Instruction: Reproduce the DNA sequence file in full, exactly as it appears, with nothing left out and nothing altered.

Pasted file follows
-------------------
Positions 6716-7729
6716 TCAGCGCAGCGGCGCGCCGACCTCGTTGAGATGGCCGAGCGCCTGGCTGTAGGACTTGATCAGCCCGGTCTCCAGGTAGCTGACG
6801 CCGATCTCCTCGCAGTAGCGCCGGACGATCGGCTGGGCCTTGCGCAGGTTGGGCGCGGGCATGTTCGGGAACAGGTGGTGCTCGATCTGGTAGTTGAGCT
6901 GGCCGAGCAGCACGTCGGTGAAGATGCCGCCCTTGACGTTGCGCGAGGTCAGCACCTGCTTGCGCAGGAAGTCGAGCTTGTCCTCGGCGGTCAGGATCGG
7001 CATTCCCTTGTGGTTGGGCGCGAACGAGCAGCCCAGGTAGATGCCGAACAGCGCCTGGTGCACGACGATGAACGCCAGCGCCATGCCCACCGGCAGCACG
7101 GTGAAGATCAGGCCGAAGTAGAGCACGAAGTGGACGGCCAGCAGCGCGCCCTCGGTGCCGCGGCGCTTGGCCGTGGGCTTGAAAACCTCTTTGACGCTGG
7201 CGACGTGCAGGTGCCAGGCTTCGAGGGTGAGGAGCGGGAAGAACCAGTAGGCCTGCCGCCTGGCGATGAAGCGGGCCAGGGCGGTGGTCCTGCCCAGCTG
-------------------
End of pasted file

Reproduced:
Positions 6716-7729
6716 TCAGCGCAGCGGCGCGCCGACCTCGTTGAGATGGCCGAGCGCCTGGCTGTAGGACTTGATCAGCCCGGTCTCCAGGTAGCTGACG
6801 CCGATCTCCTCGCAGTAGCGCCGGACGATCGGCTGGGCCTTGCGCAGGTTGGGCGCGGGCATGTTCGGGAACAGGTGGTGCTCGATCTGGTAGTTGAGCT
6901 GGCCGAGCAGCACGTCGGTGAAGATGCCGCCCTTGACGTTGCGCGAGGTCAGCACCTGCTTGCGCAGGAAGTCGAGCTTGTCCTCGGCGGTCAGGATCGG
7001 CATTCCCTTGTGGTTGGGCGCGAACGAGCAGCCCAGGTAGATGCCGAACAGCGCCTGGTGCACGACGATGAACGCCAGCGCCATGCCCACCGGCAGCACG
7101 GTGAAGATCAGGCCGAAGTAGAGCACGAAGTGGACGGCCAGCAGCGCGCCCTCGGTGCCGCGGCGCTTGGCCGTGGGCTTGAAAACCTCTTTGACGCTGG
7201 CGACGTGCAGGTGCCAGGCTTCGAGGGTGAGGAGCGGGAAGAACCAGTAGGCCTGCCGCCTGGCGATGAAGCGGGCCAGGGCGGTGGTCCTGCCCAGCTG